Excerpt:

“Final results from two large phase III trials confirm that the drug-antibody conjugate trastuzumab emtansine improves overall survival (OS) over other treatment options in patients with previously treated HER2-positive metastatic breast cancer. The results of the EMILIA and TH3RESA trials confirm the agent’s role in this setting.

“Trastuzumab emtansine, which links the antibody trastuzumab with the cytotoxic microtubule inhibitor DM1, was approved based on earlier results of the EMILIA study. The new analysis of that trial offers approximately twice the length of follow-up, at a median of 24.1 months.”

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Final TH3RESA, EMILIA Results Confirm Role of Trastuzumab Emtansine in HER2+ Breast Cancer

Excerpt:

“Final results from two large phase III trials confirm that the drug-antibody conjugate trastuzumab emtansine improves overall survival (OS) over other treatment options in patients with previously treated HER2-positive metastatic breast cancer. The results of the EMILIA and TH3RESA trials confirm the agent’s role in this setting.

“Trastuzumab emtansine, which links the antibody trastuzumab with the cytotoxic microtubule inhibitor DM1, was approved based on earlier results of the EMILIA study. The new analysis of that trial offers approximately twice the length of follow-up, at a median of 24.1 months.”

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Breast Cancer Patients’ Distress at Withdrawal of Kadcyla

Excerpt:

“Terminal breast cancer patients have spoken of their distress after learning that a life-extending drug they had been told would be available to them looks set to be withdrawn.

“Advisory body NICE is reviewing drugs made available through the old cancer drugs fund, and has rejected Kadcyla for use on the NHS in England.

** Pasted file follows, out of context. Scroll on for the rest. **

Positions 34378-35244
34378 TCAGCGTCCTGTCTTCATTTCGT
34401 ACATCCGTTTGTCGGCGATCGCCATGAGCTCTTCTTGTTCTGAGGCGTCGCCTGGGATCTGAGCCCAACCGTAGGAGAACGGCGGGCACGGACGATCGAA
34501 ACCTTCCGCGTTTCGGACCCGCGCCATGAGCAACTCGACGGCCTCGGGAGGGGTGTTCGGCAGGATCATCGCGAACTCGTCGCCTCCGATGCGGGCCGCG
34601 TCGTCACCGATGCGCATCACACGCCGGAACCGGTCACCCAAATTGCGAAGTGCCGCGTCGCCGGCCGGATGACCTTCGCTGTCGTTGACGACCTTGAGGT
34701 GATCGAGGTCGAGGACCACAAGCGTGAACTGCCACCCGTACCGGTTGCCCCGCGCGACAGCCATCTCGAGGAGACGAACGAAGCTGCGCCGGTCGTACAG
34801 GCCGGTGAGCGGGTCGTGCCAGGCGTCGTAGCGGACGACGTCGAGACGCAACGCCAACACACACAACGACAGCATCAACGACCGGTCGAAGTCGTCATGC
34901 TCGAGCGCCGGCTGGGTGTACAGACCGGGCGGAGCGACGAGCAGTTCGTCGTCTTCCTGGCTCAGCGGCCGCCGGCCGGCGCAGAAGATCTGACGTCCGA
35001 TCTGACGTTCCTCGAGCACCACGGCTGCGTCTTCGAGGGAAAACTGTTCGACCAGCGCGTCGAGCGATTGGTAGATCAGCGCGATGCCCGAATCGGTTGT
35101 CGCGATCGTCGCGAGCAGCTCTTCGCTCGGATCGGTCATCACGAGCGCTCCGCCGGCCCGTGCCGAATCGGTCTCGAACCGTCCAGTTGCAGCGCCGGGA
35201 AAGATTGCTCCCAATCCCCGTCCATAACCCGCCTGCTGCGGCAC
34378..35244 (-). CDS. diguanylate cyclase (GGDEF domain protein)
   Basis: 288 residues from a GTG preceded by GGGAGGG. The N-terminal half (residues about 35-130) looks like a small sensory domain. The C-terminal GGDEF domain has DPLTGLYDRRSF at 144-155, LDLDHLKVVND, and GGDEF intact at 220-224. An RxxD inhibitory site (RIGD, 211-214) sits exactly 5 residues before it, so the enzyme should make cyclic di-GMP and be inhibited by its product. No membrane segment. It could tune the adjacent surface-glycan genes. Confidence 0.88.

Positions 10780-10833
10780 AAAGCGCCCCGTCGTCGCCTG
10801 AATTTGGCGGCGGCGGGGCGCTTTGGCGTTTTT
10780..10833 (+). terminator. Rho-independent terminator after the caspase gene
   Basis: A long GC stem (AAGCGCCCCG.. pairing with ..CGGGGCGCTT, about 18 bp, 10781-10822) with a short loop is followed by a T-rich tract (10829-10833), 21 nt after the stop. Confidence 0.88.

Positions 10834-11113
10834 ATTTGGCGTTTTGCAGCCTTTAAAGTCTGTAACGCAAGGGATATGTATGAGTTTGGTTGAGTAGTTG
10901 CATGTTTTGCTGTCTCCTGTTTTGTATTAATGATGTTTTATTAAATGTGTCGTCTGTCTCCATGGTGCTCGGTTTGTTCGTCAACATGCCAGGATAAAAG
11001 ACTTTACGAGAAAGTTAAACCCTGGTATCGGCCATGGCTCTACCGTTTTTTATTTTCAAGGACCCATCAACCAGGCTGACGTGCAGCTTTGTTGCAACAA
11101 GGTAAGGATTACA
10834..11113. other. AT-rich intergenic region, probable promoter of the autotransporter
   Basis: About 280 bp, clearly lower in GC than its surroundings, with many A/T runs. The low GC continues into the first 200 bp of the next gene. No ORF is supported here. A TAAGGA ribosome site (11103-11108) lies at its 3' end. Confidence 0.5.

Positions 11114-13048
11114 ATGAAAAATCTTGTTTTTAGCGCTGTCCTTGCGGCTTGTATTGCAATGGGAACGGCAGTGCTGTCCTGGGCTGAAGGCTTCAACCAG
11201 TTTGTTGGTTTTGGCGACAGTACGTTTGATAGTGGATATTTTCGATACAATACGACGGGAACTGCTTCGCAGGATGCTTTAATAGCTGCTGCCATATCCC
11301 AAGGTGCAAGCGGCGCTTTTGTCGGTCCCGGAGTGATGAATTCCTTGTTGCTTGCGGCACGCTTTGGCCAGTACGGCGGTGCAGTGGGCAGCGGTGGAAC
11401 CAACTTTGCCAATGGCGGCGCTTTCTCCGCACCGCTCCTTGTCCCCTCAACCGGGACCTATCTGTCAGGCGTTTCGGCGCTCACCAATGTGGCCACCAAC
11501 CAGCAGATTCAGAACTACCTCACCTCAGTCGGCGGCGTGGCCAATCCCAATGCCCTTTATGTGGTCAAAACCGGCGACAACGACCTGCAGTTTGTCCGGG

“It believes the price per patient set by manufacturer Roche is too expensive. Roche says discussions are continuing.”

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Study Findings Provide Latest Data on Neoadjuvant HER2+ Breast Cancer Treatment

Excerpt:

“Results from the KRISTINE and NSABP B-41 trials provided the latest data on the use of pertuzumab (Perjeta), trastuzumab (Herceptin), ado-trastuzumab emtansine (T-DM1; Kadcyla), and lapatinib (Tykerb) for the neoadjuvant treatment of patients with HER2-positive breast cancer.

“In a lecture at the 2016 ASCO Annual Meeting, Stephen K. Chia, MD, an assistant professor in the division of Medical Oncology at the University of British Columbia, highlighted the key findings from these trials and their implications for the treatment of HER2+ breast cancer.”

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Expert Discusses Latest Data in Neoadjuvant HER2+ Breast Cancer

Excerpt:

“Results from the KRISTINE and NSABP B-41 trials presented at the 2016 ASCO Annual Meeting provided the latest data on the use of pertuzumab (Perjeta), trastuzumab (Herceptin), ado-trastuzumab emtansine (T-DM1; Kadcyla), and lapatinib (Tykerb) for the neoadjuvant treatment of patients with HER2-positive breast cancer.

“In a lecture at the conference, Stephen K. Chia, MD, an assistant professor in the division of Medical Oncology at the University of British Columbia, highlighted the key findings from these trials and their implications for the treatment of HER2+ breast cancer.”